By ANNE MARXZE D. UMIL
MANILA – John Clifford Sibayan, 19, is following the footsteps of his mother who is a teacher in a public school in Pampanga.
“There is nothing like teaching,” Clifford said during an interview. They do not only teach the students their lessons, for a public school teacher like Clifford’s mother, it’s more than giving education.
From his own experience during his practicum at Araullo High School in Manila, Clifford said, being a teacher in a public school is really tiring. But leaving the country for a better pay never crossed his mind.
“I dream that one day the system of education in our country will change. And that dream still prevails.” (Photo by Anne Marxze D. Umil / bulatlat.com)
“It’s really a tiring job. My work does not end in school; I still bring my work with me at home,” he said. Preparing for his lesson plan and grades also take his time. He handled five sections with 45 to 50 students. He also dealt with the lack of classrooms, chairs and other facilities. “Because there is no proper ventilation, I bring two handkerchiefs with me because of the scorching heat.”
Clifford is a fourth year student, BSE Major in Filipino at Philippine Normal University in Manila. He may sound dismayed when he told me about his experience but when asked about his plans for the future, Clifford said, he will still continue with what he has started.
Clifford’s stories about his practicum seems endless. He related that a student stole his classmate’s cellphone; about teachers doing all kinds of sidelines just to earn an extra income because of the low salary. His experience is like scenes in a movie that come to a reality and for Clifford, it was heart breaking. “That is why I don’t go to my mother’s workplace because I don’t want to see the poor children.”
It is really more than giving students their education. Teachers also think about the welfare of their students. They do not just teach with the blackboard and stick, they need to be innovative to catch the students’ attention. And like other teachers, Clifford, through his parents, bought an LCD projector to use in his classes. “If you want to give good education you have to invest in things like that or else students will not learn,” he said adding that a class size in public school is bigger than standard class size of 25.
Clifford got students’ attention when he used technology to teach. “If only the government does the same, then for sure our country will not be left behind in terms of ranking in top universities,” said Clifford.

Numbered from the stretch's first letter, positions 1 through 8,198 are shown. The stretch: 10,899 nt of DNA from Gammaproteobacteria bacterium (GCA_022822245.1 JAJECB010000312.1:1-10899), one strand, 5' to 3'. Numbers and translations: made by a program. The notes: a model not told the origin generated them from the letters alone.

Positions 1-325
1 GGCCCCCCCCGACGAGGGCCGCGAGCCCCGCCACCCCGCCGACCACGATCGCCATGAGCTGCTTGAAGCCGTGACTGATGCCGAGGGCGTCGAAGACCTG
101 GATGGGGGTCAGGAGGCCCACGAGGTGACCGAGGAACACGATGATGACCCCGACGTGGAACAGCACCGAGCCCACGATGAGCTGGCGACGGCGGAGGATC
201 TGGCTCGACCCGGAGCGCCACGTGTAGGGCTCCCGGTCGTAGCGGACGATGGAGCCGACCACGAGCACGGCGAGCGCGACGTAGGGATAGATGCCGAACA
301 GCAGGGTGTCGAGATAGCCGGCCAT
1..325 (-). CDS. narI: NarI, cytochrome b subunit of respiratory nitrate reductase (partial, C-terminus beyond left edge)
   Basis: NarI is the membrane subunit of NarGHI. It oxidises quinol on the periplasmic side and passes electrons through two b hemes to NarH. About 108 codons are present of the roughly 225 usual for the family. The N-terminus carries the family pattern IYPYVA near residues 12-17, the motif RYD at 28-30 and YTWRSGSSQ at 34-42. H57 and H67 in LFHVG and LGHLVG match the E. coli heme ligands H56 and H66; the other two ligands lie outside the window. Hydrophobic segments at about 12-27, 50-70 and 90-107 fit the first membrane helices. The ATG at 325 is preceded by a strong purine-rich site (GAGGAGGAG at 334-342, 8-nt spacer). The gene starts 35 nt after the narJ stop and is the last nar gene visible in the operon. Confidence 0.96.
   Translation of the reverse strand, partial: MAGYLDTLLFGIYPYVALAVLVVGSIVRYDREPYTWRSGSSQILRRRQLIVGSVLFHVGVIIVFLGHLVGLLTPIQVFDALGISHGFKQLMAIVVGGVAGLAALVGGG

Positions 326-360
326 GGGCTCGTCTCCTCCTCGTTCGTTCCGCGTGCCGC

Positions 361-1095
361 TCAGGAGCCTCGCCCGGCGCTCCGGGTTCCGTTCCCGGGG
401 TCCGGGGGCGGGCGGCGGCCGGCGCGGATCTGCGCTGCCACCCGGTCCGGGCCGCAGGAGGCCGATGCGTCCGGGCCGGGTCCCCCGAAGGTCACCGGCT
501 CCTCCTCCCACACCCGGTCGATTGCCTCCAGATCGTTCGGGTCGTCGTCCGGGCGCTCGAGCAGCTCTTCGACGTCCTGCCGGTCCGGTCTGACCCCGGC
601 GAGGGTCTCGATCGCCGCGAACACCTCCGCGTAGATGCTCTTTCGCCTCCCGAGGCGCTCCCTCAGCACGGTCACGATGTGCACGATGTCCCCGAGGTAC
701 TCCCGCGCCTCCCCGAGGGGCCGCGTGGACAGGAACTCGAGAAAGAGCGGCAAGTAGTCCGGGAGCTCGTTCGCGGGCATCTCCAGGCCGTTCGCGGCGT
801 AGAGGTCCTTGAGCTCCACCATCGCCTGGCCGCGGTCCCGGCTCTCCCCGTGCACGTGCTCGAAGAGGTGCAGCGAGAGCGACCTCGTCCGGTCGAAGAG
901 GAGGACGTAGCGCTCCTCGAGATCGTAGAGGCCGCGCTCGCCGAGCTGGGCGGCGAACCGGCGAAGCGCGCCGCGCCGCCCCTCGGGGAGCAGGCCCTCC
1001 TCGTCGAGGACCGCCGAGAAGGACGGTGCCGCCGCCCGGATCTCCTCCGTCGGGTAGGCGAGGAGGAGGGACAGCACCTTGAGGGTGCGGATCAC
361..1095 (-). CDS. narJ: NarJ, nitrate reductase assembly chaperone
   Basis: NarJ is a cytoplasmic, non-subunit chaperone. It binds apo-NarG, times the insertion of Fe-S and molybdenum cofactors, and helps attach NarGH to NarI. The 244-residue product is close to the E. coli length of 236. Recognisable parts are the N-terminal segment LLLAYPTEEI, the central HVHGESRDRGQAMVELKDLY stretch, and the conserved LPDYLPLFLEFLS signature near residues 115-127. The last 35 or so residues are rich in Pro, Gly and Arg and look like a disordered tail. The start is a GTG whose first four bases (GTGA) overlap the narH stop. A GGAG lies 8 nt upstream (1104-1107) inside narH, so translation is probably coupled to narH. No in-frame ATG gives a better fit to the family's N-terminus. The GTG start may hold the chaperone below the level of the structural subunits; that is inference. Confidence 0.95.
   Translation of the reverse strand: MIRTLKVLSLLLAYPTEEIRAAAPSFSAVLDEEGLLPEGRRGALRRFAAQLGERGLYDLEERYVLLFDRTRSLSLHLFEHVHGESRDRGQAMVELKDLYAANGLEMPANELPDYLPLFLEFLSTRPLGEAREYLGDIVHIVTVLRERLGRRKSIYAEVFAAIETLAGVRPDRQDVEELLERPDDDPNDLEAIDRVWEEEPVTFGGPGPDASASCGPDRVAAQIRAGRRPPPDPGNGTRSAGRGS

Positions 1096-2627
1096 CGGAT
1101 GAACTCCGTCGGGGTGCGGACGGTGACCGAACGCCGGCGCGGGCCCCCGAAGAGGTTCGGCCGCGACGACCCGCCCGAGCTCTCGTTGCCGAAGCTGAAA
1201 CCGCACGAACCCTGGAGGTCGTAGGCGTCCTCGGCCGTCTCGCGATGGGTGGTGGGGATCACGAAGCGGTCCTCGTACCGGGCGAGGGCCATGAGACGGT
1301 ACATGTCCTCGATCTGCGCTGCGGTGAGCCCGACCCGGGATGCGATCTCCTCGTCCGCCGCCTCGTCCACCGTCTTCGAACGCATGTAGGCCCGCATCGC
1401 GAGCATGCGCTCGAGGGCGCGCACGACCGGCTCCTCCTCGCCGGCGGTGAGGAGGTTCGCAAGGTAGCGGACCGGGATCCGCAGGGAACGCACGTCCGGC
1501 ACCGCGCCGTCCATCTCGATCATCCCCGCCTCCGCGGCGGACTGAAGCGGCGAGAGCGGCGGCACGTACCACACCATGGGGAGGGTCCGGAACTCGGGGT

Through his practicum, Clifford had already experienced what licensed teachers are already experiencing. The problems are many aside from the poor ventilation and shortages in facilities. When one of Clifford’s students stole his fellow classmate’s cellphone, Clifford talked to him but the student would not talk. “But one student saw him. He just cried because of guilt. Of course we all know that majority of students in public schools come from the urban poor. Probably he did that because of poverty.”
He then shared his mother’s story about one mother who asked his son to be excused from class because they have to work in the farm to have money. “Of course, my mother had no choice because it was for their food. And when my mother visited her student’s house, it was only made of sack.”
Clifford is only one of the many aspiring teachers committed to educate Filipino children to help improve the country’s impoverished system of education no matter what it takes.
But the government seems to be taking them for granted by giving PNU the biggest slash in budget. From PNUs proposed budget of P754.9 million ($17 million), the Department of Budget and Management (DBM) only approved 37. 7 percent or P284.9 million ($6 million) and zero budget on capital outlay. What is the sense of PNU being the National Center for Teacher Education? By slashing the funds for state universities and colleges, it’s like taking away the opportunity of these future teachers to have quality education. And if these teachers are being deprived of quality education, the government is also depriving Filipino children of quality education.
Education is a right. It was even stated in the United Nations Universal Declaration of Human Rights to which the Philippines is a signatory. Article 26 stipulates: Everyone has the right to education.
Despite his experience, Clifford was not demoralized to teach. Unlike other young students who aim to have a high paying job, Clifford just wants to give Filipino students a good education.
“If only I am not studying at the Philippine Normal University, I will not pursue teaching. But I dream that one day the system of education in our country will change. And that dream still prevails.”